Author praises virtues of ‘shared meals’

January 3, 2014

By KAITLYN NAPLES
STAFF WRITER
The holidays are over and most Americans probably sat down to a meal or two with loved ones, local and those who may have traveled.
Unfortunately, a former Bristol resident notes in her latest book, in today’s society many are constantly on the go, both mentally and physically, and don’t have the time to sit down to dinner with friends and family on a regular basis. Or, if they do sit down to have a meal with each other, many are glued to cell phones or other electronic devices. While the bodies may be present together, the minds are wandering elsewhere in cyber space.
When author Carol Archambeault was a young girl, she remembers the days of sharing meals with her 10 siblings and her parents right here in Bristol. In 2000, Archambeault lost her mother, which left her feeling “a little lost,” she said via email.
“I started reconnecting with others over shared meals and those experiences made me rediscover how significant meal sharing has been in my life,” she said, adding the idea for her book “The Shared-Meal Revolution: How to Reclaim Balance and Connection in a Fragmented World Through Sharing Meals with Family and Friends” began coming to fruition while she was raising her own children and remembering the times her family would gather together for a meal, and how important it was during her childhood.
“I saw how the simple activity of sharing a meal helped keep us connected, but I also saw how it became harder and harder to keep the ritual steady as they grew older,” she said, adding that in society today, everyone’s lifestyles are more complicated than ever, and while many people may want to share a meal every day with their friends and families, they may not know where to start. “I was inspired to help others make their goals of a shared-meal ritual become a reality.”
Archambeault, who now lives in Burbank, Calif., said she went to get her graduate degree in human development, and completed a master’s thesis “on the family meal ritual and how it’s changed over the generations.” She said she studied her own multi-generational family, and decided that she could take what she learned through her own family’s experiences and share the information to benefit others.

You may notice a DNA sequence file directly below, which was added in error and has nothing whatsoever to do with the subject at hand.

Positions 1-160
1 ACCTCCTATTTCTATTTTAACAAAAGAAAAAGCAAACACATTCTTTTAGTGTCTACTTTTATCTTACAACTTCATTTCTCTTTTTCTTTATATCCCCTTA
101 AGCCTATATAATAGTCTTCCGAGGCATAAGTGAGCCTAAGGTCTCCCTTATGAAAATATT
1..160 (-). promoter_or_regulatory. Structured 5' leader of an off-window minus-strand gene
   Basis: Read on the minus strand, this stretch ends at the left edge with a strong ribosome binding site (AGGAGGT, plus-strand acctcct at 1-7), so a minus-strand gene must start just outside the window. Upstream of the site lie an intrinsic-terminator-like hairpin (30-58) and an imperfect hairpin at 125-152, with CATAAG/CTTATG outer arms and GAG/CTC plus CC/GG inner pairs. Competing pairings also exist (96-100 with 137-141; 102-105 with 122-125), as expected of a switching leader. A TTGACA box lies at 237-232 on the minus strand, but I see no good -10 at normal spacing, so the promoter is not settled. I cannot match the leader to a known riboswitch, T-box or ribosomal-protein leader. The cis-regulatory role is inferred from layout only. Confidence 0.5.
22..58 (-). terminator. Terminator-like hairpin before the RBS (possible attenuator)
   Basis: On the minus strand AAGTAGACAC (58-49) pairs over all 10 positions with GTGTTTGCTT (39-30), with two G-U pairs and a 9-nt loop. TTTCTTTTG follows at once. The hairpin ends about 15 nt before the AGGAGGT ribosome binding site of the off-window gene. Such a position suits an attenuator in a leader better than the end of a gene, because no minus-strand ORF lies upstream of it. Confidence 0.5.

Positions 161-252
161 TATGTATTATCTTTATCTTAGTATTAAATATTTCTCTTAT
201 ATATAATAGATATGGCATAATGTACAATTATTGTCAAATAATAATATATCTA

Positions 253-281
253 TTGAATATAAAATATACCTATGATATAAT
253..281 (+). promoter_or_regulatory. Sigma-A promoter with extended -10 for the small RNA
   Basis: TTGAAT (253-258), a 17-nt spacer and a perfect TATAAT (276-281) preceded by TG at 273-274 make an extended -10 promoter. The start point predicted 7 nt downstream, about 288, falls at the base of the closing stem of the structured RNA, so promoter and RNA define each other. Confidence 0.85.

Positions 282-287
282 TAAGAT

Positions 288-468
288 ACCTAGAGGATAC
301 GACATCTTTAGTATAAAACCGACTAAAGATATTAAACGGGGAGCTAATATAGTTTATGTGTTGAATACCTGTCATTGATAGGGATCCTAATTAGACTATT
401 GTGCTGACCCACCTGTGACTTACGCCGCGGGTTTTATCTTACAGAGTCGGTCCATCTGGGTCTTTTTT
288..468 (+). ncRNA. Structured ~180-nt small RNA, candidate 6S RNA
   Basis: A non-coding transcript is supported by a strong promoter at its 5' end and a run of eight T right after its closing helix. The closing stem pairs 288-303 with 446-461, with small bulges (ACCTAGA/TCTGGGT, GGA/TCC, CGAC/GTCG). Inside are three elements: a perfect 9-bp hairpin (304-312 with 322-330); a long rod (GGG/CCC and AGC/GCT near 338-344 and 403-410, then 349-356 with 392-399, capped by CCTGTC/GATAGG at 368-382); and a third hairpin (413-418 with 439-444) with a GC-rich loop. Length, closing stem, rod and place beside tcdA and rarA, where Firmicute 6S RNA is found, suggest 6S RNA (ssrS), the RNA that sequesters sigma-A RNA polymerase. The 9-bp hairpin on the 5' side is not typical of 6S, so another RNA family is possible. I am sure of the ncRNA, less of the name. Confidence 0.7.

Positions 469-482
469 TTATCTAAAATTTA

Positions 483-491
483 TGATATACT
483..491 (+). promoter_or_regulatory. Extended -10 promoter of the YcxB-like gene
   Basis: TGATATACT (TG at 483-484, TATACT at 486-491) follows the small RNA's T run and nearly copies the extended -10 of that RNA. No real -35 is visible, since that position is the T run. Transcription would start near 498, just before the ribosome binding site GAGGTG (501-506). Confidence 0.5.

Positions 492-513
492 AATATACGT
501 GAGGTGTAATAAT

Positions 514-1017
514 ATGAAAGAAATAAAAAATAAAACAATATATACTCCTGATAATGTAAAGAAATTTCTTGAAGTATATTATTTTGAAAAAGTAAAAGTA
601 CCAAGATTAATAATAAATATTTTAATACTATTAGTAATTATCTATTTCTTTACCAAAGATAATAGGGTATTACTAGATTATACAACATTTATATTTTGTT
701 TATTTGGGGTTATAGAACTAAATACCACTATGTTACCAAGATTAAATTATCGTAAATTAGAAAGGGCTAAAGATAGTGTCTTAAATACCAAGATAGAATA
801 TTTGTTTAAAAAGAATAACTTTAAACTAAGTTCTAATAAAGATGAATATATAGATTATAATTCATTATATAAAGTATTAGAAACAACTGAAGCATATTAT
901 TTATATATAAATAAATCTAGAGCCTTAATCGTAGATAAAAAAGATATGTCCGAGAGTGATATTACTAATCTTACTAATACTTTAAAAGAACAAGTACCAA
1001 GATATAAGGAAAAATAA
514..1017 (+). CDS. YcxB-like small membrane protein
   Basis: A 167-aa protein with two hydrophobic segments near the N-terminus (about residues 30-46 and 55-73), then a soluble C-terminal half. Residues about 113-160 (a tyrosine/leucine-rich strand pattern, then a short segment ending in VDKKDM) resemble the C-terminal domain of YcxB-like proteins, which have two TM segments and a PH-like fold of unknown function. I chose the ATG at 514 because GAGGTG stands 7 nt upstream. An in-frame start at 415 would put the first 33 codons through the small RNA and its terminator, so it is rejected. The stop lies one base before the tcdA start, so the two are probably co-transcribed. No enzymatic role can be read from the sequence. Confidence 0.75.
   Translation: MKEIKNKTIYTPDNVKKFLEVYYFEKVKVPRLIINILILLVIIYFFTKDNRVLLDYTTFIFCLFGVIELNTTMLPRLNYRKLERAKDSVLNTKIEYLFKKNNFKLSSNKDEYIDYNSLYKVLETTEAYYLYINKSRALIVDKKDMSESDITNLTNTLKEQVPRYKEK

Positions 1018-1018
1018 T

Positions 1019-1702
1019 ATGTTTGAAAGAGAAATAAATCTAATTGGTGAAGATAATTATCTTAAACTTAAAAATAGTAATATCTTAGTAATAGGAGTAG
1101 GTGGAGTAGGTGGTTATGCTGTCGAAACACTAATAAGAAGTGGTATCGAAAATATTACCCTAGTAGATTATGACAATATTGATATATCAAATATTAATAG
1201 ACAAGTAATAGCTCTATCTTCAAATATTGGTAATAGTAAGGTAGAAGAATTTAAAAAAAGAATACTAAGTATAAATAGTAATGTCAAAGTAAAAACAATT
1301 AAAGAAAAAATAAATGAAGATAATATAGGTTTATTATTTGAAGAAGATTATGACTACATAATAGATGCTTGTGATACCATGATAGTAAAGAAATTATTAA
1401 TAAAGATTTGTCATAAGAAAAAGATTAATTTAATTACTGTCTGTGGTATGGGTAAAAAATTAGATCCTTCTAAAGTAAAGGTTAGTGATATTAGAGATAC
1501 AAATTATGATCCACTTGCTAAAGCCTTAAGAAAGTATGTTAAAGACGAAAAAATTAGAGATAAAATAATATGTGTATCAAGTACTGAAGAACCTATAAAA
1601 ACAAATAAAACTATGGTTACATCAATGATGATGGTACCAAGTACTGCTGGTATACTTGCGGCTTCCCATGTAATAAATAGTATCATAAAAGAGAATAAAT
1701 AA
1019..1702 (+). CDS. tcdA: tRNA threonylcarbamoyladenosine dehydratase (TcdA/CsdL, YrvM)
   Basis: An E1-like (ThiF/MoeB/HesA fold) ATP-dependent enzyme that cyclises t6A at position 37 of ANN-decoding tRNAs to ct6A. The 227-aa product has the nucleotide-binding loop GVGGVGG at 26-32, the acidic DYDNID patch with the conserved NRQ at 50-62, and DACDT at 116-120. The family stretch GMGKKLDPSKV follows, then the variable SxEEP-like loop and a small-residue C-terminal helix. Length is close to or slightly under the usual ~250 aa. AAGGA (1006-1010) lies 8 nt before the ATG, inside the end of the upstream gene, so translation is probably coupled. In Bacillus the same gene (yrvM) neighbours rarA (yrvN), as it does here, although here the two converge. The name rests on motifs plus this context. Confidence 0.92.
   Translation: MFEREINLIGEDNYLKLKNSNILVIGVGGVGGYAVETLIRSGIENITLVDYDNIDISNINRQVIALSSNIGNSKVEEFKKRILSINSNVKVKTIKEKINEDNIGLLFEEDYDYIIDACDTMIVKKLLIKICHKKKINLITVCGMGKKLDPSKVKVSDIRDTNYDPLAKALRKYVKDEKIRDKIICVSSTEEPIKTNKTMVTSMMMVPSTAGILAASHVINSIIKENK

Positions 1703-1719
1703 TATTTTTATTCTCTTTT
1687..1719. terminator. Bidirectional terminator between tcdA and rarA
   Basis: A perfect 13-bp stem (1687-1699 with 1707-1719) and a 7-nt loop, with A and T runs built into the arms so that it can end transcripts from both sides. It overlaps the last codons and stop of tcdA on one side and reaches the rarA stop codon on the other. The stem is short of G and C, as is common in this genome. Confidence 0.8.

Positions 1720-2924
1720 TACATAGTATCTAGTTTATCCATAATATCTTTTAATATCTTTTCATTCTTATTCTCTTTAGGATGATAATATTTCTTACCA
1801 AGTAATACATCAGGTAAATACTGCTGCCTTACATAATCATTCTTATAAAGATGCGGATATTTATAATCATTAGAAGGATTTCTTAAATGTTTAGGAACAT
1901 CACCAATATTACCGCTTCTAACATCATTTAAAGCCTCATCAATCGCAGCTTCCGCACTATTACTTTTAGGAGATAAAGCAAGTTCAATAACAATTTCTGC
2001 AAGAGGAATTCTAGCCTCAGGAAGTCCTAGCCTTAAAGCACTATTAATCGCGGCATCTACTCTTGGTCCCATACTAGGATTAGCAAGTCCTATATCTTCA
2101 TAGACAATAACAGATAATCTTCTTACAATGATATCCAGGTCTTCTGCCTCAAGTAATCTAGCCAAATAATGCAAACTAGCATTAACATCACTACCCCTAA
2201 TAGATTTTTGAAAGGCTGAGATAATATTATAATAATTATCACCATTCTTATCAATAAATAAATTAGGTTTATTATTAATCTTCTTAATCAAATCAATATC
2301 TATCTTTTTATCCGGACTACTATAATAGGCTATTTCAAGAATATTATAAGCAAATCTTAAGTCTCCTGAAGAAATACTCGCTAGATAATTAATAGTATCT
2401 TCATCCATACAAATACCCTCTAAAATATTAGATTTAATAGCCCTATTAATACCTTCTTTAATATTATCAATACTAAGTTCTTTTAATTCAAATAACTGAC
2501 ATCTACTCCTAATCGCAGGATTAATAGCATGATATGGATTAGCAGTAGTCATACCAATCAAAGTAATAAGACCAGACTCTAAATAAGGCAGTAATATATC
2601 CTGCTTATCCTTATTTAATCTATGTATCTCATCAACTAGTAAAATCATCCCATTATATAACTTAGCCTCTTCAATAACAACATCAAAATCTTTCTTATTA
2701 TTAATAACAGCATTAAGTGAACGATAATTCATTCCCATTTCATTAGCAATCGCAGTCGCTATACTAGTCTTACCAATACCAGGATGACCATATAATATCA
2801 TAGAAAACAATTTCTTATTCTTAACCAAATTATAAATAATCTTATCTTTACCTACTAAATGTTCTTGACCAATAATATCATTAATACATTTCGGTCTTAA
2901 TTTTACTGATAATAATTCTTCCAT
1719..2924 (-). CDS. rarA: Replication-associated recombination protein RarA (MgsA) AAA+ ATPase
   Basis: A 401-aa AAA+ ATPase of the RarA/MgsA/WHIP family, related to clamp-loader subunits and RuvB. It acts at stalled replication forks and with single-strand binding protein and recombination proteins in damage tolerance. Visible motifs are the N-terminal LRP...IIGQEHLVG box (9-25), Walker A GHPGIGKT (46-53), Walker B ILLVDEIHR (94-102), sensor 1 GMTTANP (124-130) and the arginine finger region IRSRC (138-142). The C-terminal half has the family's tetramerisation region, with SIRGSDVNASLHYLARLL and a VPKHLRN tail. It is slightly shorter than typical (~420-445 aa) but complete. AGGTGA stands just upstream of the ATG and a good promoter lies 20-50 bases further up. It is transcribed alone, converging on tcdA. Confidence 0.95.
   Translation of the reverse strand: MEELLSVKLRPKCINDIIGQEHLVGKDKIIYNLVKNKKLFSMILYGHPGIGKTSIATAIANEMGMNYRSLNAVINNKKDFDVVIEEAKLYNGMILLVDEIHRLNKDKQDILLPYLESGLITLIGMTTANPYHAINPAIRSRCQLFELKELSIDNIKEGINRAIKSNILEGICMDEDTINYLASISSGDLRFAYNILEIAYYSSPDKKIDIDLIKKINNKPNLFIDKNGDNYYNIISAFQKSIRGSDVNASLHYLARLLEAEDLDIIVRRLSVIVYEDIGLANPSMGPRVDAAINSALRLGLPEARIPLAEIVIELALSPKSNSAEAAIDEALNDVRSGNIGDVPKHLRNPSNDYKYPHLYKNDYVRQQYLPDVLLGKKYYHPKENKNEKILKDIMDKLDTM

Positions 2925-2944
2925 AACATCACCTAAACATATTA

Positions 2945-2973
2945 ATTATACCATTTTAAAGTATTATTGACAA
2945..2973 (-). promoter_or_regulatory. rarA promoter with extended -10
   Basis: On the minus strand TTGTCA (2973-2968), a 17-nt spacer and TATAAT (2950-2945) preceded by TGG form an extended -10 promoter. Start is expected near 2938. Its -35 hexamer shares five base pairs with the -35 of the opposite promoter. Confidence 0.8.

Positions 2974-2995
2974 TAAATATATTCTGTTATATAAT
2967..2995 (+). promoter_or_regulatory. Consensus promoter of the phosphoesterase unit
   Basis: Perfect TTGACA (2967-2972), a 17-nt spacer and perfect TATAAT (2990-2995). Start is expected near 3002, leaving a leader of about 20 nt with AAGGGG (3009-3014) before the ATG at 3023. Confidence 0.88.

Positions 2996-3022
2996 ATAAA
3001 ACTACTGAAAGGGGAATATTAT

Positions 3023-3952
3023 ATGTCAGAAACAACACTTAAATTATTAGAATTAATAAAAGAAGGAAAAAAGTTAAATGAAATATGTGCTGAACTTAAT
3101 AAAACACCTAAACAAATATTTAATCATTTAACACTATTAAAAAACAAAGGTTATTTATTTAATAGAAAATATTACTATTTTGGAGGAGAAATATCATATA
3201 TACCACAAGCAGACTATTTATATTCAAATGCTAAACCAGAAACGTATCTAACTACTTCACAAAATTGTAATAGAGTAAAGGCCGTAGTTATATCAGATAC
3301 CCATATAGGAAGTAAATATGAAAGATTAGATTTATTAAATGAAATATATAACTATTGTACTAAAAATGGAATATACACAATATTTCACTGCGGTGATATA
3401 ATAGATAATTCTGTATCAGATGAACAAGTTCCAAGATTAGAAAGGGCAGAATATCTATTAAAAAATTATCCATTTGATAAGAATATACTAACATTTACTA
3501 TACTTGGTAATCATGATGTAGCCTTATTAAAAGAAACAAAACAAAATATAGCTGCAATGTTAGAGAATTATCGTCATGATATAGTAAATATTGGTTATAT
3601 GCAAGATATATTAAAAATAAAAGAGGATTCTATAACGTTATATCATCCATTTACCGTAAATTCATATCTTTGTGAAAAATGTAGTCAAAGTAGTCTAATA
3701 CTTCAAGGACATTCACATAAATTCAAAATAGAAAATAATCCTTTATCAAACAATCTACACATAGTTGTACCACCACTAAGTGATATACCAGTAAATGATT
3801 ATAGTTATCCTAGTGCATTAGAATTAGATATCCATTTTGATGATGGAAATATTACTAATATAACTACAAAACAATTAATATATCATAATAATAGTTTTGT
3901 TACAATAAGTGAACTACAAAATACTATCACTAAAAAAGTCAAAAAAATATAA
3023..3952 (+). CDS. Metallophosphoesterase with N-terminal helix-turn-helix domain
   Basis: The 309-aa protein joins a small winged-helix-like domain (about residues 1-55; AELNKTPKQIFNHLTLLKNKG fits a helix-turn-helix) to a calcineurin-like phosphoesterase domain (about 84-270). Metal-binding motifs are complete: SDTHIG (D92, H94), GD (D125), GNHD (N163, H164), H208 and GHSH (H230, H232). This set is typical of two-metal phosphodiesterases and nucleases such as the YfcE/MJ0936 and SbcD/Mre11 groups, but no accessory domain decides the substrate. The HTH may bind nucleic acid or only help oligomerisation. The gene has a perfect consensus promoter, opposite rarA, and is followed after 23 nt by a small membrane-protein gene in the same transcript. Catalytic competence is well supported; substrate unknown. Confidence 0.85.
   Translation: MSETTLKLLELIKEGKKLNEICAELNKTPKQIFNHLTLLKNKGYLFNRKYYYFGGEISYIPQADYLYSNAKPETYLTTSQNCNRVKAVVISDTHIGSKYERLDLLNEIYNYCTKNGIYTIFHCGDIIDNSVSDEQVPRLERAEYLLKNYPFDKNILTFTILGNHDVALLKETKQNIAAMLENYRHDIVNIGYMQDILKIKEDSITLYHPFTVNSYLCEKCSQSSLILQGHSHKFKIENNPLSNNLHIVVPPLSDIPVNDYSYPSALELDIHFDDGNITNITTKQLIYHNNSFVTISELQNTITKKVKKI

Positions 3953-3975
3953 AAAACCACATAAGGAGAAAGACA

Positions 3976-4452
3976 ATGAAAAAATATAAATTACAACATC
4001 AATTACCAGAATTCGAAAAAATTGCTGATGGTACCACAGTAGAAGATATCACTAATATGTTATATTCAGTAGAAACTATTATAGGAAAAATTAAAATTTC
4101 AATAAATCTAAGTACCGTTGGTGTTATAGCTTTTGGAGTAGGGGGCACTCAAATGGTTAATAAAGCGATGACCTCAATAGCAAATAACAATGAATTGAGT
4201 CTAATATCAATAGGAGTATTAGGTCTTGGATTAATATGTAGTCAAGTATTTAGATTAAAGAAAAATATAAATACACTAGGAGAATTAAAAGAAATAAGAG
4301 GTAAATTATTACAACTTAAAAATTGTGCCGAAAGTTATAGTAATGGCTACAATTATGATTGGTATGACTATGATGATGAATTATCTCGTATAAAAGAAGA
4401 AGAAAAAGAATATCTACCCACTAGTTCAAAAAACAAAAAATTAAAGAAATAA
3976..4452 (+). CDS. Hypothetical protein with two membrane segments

Through her new book, Archambeault said readers can encourage their peers and friends and family to get involved in the practice of sharing meals. She said not every shared-meal plan will look alike, her book will help create one that works for you.
“We need meaningful connection with each other at some point each and every day,” she said, and by sharing a meal daily with our loved ones will help keep the connection with on another. “I’ve never met anyone who has a shared-meal ritual and regrets it. That’s because we are taking care of ourselves and others when we make the time to share a meal. It feels good.”
Social media is everywhere in our society today, and although it is a great way to stay connected, Archambeault said there is nothing better than face-to-face interaction and communication, especially for individuals who may live alone.
Through the message in her book, Archambeault said she hopes to “help people find ways to bring daily joy and life balance back into their lives, and help others create a shared meal plan by providing them with the resources and tools. “Let’s bring this ritual back into households across America.”
For more information on her Shared-Meals Revolution, visit Archambeault’s website at www.shared-meals.com. Archambeault’s book is available on Amazon and through her website. She is also in the process of working on a new book with the working title “Sharing Meals: Global to Local,” which will be based on meal rituals from around the world.
Comments? Email knaples@BristolObserver. com.

 

Archambeault

Archambeault

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